Gay Civil Unions Legalized In New Jersey

Gay Marriage in New Jersey, supreme court
New Jersey Gov. Jon S. Corzine on Thursday signed a civil unions law giving gay couples all the rights and responsibilities — but not the title — of marriage.

The law makes New Jersey the third in the nation to institute civil unions and the fifth to offer same-sex couples some version of marriage. Connecticut and Vermont allow civil unions for gay couples. Massachusetts allows gay couples to marry; California has domestic partnerships that bring full marriage rights.

"We must recognize that many gay and lesbian couples in New Jersey are in committed relationships and deserve the same benefits and rights as every other family in this state," Corzine said. About 150 people attended the bill signing.

The New Jersey law takes effect Feb. 19. Same-sex couples seeking civil unions will have to wait for three days for a ceremony to take place after registering their plans with local officials. That is the same waiting period for couples seeking marriage licenses.

Once joined in civil union, gay couples will enjoy adoption, inheritance, hospital visitation, medical decision-making and alimony rights and the right not to testify against a partner in court.

"I believe very fundamentally in equal protection under the law and this legislation is about meeting that basic responsibility and honoring the commitments that individuals have made to each other," said Corzine, a Democrat.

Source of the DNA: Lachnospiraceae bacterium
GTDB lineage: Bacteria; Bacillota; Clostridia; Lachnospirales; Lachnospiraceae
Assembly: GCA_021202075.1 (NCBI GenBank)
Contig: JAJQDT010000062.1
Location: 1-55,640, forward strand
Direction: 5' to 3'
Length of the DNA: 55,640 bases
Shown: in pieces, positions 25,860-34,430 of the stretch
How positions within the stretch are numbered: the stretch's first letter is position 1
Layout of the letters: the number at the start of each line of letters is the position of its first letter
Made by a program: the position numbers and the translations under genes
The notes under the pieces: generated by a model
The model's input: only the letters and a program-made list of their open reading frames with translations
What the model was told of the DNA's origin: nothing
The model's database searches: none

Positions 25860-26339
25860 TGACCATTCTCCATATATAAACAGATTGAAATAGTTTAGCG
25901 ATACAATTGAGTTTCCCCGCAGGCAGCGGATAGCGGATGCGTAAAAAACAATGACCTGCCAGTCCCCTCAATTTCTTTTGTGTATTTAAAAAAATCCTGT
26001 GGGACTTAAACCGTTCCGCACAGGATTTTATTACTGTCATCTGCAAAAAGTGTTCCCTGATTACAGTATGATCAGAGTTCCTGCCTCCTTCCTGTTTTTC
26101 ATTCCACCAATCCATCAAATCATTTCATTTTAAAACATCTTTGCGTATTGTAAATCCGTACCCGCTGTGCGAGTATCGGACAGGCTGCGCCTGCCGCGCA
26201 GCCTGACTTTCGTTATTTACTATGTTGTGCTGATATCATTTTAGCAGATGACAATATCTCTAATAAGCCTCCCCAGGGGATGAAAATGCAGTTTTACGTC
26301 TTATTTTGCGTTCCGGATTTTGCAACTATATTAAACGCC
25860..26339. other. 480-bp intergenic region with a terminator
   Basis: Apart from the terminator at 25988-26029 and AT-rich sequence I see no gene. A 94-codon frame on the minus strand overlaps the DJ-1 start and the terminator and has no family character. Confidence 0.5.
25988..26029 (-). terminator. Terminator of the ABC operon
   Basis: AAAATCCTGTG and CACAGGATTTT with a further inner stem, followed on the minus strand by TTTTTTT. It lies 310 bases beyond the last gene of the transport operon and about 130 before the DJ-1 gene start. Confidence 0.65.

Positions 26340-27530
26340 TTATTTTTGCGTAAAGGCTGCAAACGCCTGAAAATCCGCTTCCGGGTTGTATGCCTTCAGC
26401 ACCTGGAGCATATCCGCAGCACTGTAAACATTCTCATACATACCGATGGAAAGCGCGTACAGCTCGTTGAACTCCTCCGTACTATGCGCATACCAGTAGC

The law passed the Legislature on Dec. 14 in response to an October state Supreme Court order that gay couples be granted the same rights as married couples. The court gave lawmakers six months to act but left it to them to decide whether to call it unions "marriage" or another term.

Gay couples have welcomed the new law, but argue not calling it "marriage" creates a different, inferior institution.

Social conservative groups and some lawmakers opposed the measure, reasoning it brings gay relationships too close to marriage, but it easily passed the Legislature.

"It's same-sex marriage without the title," said John Tomicki, president of the New Jersey Coalition to Preserve and Protect Marriage. "It uproots the cardinal values of our culture."

He said opponents would push for a constitutional amendment that would ban same-sex unions in New Jersey, no matter what they're called.

"Let the voters decide that marriage is defined as a union of one man and one woman," Tomicki said.

Democrats who control the Legislature have said they have no plans to consider such a proposal.